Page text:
For more details, you can check out Publication 970, Tax Benefits for Education. You can find it online at or call the IRS at 800-TAX-FORM (800-829-3676).


An education credit is like a discount on your taxes that helps pay for college. If the credit makes your tax bill lower than zero, you might even get money back. There are two types of education credits: the AOTC and the Lifetime Learning Credit.

Who Can Claim an Education Credit?

If you want to get certain tax credits for education expenses, you have to follow some rules:

  • You, your kid, or someone else pays for education expenses for college.
  • The student going to college must be enrolled in a school that’s allowed for these credits.
  • The student must be you, your spouse, or a kid you claim on your taxes.

If you’re eligible for both the Lifetime Learning Credit and the American Opportunity Tax Credit (AOTC) for the same student in the same year, you can only pick one.

You can’t have both. Also, if you weren’t a U.S. resident for tax purposes, you can’t get the AOTC unless you choose to be taxed as a resident. Both you and the student need valid Social Security numbers or Individual Taxpayer Identification Numbers before you can claim the AOTC.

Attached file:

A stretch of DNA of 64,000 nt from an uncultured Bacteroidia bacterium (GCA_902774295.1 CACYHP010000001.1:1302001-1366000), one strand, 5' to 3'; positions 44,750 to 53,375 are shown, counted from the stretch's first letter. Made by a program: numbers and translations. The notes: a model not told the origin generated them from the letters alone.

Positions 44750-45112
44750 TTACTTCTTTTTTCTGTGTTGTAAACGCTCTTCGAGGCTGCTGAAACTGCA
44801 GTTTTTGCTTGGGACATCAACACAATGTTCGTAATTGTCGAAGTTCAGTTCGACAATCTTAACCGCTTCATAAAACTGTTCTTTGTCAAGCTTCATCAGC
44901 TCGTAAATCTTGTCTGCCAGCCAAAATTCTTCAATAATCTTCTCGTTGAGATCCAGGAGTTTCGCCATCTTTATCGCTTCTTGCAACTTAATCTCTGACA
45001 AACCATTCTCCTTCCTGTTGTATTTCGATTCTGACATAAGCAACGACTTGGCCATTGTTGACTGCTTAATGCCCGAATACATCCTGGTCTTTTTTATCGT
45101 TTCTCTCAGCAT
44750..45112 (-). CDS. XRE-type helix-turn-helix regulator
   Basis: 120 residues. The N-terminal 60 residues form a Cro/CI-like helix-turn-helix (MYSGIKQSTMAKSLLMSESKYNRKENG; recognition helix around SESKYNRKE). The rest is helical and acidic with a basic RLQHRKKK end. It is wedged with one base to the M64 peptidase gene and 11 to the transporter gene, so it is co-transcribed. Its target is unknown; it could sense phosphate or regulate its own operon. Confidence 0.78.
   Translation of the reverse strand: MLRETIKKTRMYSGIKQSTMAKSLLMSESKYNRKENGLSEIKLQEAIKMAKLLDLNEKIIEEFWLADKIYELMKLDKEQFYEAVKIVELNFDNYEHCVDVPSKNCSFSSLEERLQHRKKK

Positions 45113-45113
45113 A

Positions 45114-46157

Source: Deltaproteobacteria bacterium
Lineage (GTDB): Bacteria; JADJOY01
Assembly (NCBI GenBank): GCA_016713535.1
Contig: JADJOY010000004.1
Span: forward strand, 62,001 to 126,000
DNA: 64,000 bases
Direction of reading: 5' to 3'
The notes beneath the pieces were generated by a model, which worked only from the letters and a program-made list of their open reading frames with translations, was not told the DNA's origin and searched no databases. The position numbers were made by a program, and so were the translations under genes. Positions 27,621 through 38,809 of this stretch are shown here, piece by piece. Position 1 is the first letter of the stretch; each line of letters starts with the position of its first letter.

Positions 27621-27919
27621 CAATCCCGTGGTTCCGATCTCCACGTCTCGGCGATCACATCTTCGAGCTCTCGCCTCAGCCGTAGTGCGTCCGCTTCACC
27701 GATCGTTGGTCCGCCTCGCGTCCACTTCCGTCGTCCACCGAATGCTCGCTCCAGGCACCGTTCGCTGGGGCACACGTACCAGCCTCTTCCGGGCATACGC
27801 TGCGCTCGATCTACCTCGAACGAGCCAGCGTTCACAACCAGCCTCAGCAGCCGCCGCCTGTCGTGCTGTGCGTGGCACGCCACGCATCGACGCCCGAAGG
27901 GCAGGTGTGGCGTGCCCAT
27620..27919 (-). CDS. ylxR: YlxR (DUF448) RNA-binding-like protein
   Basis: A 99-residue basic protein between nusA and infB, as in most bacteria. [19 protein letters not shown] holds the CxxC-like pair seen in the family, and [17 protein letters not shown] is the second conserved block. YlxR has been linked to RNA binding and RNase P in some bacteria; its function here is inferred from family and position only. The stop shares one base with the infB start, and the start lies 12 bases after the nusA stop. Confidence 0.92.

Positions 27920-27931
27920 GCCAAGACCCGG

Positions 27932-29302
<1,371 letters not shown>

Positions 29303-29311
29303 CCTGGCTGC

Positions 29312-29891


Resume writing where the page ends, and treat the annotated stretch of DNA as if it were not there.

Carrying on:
Tuition and Fees Deduction

According to a law passed on December 18, 2015, you can keep deducting your tuition and fees on your taxes. This means you can lower the amount of money you have to pay taxes on by up to $4,000. You can do this even if you don’t list out all your expenses on your tax form.

You can only use this deduction if you’re not married and filing taxes separately, and if no one else is claiming you as a dependent on their tax return. Also, the money you’re deducting must have been spent on higher education.

But here’s the thing: you have options. Instead of using this deduction, you might be able to use education credits, like the American Opportunity Tax Credit (AOTC) or the Lifetime Learning Credit.

You can’t use both the deduction and the credits for the same expense, though. So you’ll want to figure out which one saves you more money on taxes.

Student Loan Interest Deduction

Usually, you can’t deduct the interest you pay on loans from your taxes, except for certain home loans. But, if you earn less than $80,000 a year (or $160,000 if you’re married and file taxes together), you might be able to deduct the interest you paid on a student loan.

This deduction is for the interest you paid on a loan used for college or other higher education expenses. It covers both the interest you had to pay and any extra payments you made voluntarily.

For most people, your modified adjusted gross income (MAGI) is your income before taking out the deduction for student loan interest on your federal tax return. This deduction can lower the amount of your income that gets taxed by up to $2,500.

You can take this deduction even if you don’t itemize deductions on your tax form. It’s called an “adjustment to income.”

Qualified Student Loan

This loan is for paying education expenses (explained later) that were: